Niue

Back in Easter our family was pondering where to go for a South Island holiday, and ended up settling on a camper van expedition. Our terrible toddler ensured the trip was a challenge, yet a good time was still had by all. Last month we were off again. But this time, due to Marlborough’s biting cold, we were eyeing warmer climes – which meant our first family holiday overseas.

Again – where to go? As I explained to our 2-year old (2-Yo), we had previously placed his holiday enjoyment foremost. So this time it would be the adults getting the priority. Having a lukewarm attitude towards highly commercialised destinations, kid-friendly spots such as Fijian resorts and Queensland were happily struck from the list. Prior to 2-Yo’s introduction, exploration and adventure were what we had reveled in. Wanting more of that and with limited time, one choice became clear: Niue.

A hundred square miles, roughly 1400 residents and less than 4 hours from Auckland, Niue is an atypical pacific island. There are no golden sand beaches, only one resort, minimal shopping and average cuisine. Renwick has better nightlife. But, where travel brochures often don’t quite match the reality, Niue has those quintessential ingredients that money can’t buy. It’s genuine, unspoilt (like, properly unspoilt), and simply a real deal pacific paradise.

And yet 2-Yo was a concern. Would the more simplistic diet provoke a tantrum at every meal? How would he cope with being backpacked everywhere? (Even the vaunted Mountain Buggy stroller would be no match for Niue’s rugged terrain). Would the island have the requisite earth moving machinery to entertain him? I shrugged it all off and figured that if his parents were having a great time, so would he.

Getting to Niue is a piece of cake for young families – presuming you live in New Zealand because you can’t fly there from anywhere else. The trip is short enough that in-flight entertainment can occupy a youngling for most of the voyage. A 23-hour time difference renders jetlag a non-issue and when you arrive, use of the NZ currency ensures you know how much that bunch of bananas costs. Travelling to the motel in our rental car (a necessity), I couldn’t believe how many dilapidated buildings there were. They stood as testament to the halcyon days of yore, before a large scale exodus from ‘The Rock’, mainly to Auckland. Not a bad thing for those keen to explore though. Much to 2-Yo’s delight, there was also no shortage of earth moving machinery. There sure was plenty of work for them, with some of the roads seriously pot-holed.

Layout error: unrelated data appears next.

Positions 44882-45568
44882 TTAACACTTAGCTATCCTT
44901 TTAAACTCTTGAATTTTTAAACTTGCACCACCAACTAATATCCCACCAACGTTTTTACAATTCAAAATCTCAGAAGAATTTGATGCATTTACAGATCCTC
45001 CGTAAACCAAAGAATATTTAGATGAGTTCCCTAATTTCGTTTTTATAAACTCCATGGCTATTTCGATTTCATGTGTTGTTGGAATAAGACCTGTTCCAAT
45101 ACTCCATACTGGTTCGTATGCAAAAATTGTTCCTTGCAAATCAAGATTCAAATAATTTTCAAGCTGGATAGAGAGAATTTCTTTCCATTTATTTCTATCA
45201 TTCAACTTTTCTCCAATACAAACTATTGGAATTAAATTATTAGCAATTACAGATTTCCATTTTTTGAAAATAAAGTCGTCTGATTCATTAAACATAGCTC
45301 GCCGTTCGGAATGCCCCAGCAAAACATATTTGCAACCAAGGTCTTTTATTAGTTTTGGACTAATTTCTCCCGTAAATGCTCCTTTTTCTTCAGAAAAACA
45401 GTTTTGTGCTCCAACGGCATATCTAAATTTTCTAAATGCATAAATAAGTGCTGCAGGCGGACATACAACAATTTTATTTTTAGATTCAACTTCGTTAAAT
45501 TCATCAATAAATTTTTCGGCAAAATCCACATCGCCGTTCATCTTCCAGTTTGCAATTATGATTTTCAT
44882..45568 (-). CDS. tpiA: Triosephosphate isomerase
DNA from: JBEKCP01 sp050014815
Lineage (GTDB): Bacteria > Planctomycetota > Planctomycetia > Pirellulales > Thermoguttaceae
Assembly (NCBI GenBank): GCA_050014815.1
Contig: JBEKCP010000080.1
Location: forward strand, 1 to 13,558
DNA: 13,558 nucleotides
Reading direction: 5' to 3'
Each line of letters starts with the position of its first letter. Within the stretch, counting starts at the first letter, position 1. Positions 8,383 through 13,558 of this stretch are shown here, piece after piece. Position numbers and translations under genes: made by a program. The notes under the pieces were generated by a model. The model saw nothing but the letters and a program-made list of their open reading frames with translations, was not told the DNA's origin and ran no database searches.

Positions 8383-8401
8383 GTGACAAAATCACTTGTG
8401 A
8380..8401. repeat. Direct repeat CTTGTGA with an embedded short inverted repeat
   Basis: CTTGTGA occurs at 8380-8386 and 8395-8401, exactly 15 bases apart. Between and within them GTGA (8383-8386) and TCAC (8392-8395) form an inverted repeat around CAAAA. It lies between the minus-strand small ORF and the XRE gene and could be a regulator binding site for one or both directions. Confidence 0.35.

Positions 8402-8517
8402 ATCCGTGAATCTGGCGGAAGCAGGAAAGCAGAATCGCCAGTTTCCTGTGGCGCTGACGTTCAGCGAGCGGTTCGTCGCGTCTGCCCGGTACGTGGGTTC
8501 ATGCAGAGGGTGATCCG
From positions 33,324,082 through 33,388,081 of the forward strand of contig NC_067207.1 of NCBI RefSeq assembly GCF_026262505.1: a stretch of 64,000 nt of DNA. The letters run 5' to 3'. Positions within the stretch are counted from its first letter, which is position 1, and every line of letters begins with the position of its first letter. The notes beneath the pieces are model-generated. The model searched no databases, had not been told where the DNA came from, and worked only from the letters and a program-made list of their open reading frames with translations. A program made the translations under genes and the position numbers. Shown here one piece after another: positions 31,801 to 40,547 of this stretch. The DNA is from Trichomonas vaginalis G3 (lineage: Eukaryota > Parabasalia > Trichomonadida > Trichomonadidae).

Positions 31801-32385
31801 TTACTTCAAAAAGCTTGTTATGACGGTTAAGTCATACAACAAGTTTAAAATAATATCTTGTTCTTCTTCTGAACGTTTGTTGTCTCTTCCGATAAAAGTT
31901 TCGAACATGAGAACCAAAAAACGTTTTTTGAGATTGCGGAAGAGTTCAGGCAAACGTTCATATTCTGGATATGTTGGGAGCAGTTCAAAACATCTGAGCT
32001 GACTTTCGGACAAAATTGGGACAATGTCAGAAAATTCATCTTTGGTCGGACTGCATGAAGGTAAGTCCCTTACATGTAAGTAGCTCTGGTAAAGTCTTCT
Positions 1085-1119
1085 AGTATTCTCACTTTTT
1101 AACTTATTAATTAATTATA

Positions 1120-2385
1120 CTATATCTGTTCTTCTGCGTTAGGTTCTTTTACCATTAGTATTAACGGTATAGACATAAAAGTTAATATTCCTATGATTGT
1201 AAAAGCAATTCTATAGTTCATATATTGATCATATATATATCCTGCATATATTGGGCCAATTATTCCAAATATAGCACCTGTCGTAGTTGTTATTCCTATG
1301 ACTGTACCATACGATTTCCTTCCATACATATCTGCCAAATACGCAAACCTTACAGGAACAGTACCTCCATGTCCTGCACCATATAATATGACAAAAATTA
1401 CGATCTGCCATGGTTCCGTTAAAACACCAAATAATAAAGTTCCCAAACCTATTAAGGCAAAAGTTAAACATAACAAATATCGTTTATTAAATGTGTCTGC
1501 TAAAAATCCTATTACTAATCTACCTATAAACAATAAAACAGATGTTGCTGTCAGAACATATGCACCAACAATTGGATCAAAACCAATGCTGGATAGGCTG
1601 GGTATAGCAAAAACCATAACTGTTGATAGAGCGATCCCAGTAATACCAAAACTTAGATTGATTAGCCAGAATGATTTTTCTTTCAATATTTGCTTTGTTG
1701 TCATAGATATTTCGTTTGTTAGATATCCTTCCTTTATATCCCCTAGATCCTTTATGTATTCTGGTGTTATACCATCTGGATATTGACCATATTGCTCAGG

Niue Architecture

Most tourists choose to stay close to the main town of Alofi, but we opted for the quieter north-west, and the Anaiki Motel proved a great choice. 2-Yo had a grassy yard full of chickens, lizards and sand piles to himself. We had a wine-compatible deck with great views of the migrating whales, and an amazing aquarium-like swimming hole just down the steps. Instead of a bath, 2-Yo thus experienced numerous salt water submersions. (Payback for vomiting over our camper van on the last holiday).

Two major draws attracted us to Niue – the subterranean world above sea-level, and the aquatic realm below. The visibility down under was incredible, partly due to the island being a raised coral atoll with no run-off. There was a wonderful variety of sea life, with my only regrets being the absence of an underwater camera, and 2-Yo not yet being able to experience it. But he was fine with life above the waves and was showing such a zest for each new experience. Sure enough, he was picking up on his parent’s fascination and enjoying every minute. Venturing into underground marvels such as Anapala Chasm and Talava Arches invoked new experiences in all of us, and ones that I’m sure will remain with him even if he can’t remember them later.

Of course Niue has its perils. For little ones, the alluring turquoise water poses a threat. The coral limestone rocks are razor sharp. There are many double-track trails for mountain biking but you wouldn’t want to come a cropper. And, whilst there are plenty of sea snakes, you don’t have the poisonous beasts that frequent some other tropical Get-Aways. There are lots of big fish though. We didn’t make it onto a boat, but I’m told the deep sea fishing in Niue is some of the best and most accessible around.

Our holiday was drawing to a close and we’d explored almost all the sea tracks and caverns on the map. 2-Yo hadn’t been burdensome in the slightest; in fact he had earned his keep by turning on the charm and raising many a smile amongst the locals. But a week hadn’t allowed enough time for simple R&R; the landscape was so remarkable that I didn’t want to miss a thing. Delving into Niue’s interesting history, spending time with the friendly Niueans, swimming with the dolphins and chilling out on the hammock with a Pina Colada… well, they’d all have to wait until next time.

 

How it might have been without the 2 year old!: